I think the rule is that the main ingredient has to be used, and if it can't be obtained, the next mentioned substitute has to be used. And if that substitute can't be obtained, then the next mentioned substitute has to be used, and so on.
If this rule isn't followed, then there will be reduction to the bare minimums as you said.
In fact, this rule even applies to alternate forms of yajnas or karmas that are shorter and simpler than the main one.
According to the Manusmriti:
If a man performs an easier yajna that is enjoined only for times of distress when he is not in distress, then he does not obtain any fruit from it.
Moreover, this same logic applies to prayaschittas. The shastras give various prayaschittas of varying grades of severity for a particular sin.
Manu 11.72 - The Brāhmaṇa-killer shall, for his atonement, build a hut in the forest, live there for twelve years, live off alms, and making for himself a flag consisting of the head of the dead man.
11.73 - Or, he may offer the Aśvamedha, or the Svajit—the Gosava, or the Abhijit—Viśvajit, or the triple Agniṣṭut.
11.82 - Or, having confessed his guilt before the congregation of the gods of Earth [brahmanas] and the gods of men [kshatriyas], if he bathes at the Final Bath of the Horse-sacrifice,—he becomes absolved.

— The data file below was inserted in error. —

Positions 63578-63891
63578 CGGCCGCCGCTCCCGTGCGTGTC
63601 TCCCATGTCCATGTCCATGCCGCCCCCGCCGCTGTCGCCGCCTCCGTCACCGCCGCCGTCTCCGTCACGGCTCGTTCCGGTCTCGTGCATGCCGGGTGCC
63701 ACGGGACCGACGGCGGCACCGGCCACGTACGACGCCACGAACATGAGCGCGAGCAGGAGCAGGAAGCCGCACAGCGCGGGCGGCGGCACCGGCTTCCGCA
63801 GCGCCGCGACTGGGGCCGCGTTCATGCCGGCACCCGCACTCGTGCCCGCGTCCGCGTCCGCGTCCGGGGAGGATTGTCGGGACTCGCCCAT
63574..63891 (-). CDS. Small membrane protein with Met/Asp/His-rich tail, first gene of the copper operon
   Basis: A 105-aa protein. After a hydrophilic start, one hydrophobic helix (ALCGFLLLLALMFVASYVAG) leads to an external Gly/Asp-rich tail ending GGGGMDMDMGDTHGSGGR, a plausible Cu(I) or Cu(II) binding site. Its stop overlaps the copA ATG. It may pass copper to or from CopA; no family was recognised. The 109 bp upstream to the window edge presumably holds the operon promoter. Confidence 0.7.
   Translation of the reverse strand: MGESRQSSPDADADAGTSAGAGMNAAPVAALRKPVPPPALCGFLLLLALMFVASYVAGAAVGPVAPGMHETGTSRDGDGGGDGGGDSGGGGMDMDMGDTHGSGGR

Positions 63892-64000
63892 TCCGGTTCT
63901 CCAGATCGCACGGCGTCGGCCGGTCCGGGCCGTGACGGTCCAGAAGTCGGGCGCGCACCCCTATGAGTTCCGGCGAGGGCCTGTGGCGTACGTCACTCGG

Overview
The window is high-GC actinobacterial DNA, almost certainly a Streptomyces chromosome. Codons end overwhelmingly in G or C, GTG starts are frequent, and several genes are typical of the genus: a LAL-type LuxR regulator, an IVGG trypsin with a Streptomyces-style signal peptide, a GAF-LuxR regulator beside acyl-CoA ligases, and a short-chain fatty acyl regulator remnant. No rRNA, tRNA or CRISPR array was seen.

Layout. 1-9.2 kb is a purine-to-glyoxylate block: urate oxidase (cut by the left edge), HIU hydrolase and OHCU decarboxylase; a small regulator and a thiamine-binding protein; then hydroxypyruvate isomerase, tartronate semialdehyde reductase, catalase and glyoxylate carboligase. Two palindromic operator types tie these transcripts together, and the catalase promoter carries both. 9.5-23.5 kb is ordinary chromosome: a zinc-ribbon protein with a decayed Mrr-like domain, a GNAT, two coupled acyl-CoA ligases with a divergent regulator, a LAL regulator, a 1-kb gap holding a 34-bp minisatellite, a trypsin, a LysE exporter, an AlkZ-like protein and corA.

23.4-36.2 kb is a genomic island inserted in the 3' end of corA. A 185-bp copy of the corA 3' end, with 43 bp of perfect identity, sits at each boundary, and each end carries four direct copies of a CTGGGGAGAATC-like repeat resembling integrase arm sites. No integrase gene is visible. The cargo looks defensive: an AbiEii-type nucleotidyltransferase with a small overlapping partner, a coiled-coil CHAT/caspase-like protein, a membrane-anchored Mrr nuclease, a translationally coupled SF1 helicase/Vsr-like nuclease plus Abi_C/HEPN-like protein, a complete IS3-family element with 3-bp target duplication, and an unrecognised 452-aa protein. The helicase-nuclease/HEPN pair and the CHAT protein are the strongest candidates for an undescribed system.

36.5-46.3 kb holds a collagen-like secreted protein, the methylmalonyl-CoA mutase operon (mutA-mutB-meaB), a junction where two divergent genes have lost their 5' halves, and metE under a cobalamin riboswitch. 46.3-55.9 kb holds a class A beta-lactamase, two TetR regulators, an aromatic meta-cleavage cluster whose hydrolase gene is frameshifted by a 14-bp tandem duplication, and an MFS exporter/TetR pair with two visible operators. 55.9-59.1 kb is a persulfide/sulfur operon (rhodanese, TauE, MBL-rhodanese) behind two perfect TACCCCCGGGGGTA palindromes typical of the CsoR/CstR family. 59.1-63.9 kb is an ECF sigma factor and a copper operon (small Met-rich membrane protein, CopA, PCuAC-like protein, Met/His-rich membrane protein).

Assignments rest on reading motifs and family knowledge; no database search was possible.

The very first prayaschitta listed for brahmahatya is the 12 year penance in the forest. The substitutes for that penance are listed in the subsequent verses. As you can see, they get easier. Now the question is, are all these options equally valid? Can a brahmana killer just wait for an ashwamedha yajna to finish, and go bathe with the priests at the end of it to absolve him of his sin?
According to Mimamsa rules of interpretation, the answer is no. The resolution is, the easier substitutes are meant for unintentional or accidental brahmahatyas whereas the more severe penances are for intentional or premeditated forms of murder, because the logic is that if all these options are equal, who would pick the harder penances? Since no one would pick the harder penances, this would render these expiatory injunctions useless. If they are useless, then why are they enjoined alongside the other penances in the same text? So the resolution is that they are for different degrees of the sin:
[Manusmriti verse 11.73] is quoted in Parāśaramādhava (Prāyaścitta, p. 405), which adds that the various alternatives here laid down are to be understood to vary with such circumstances of each case as that of the act being intentional or otherwise, the person killed being learned or ignorant and so forth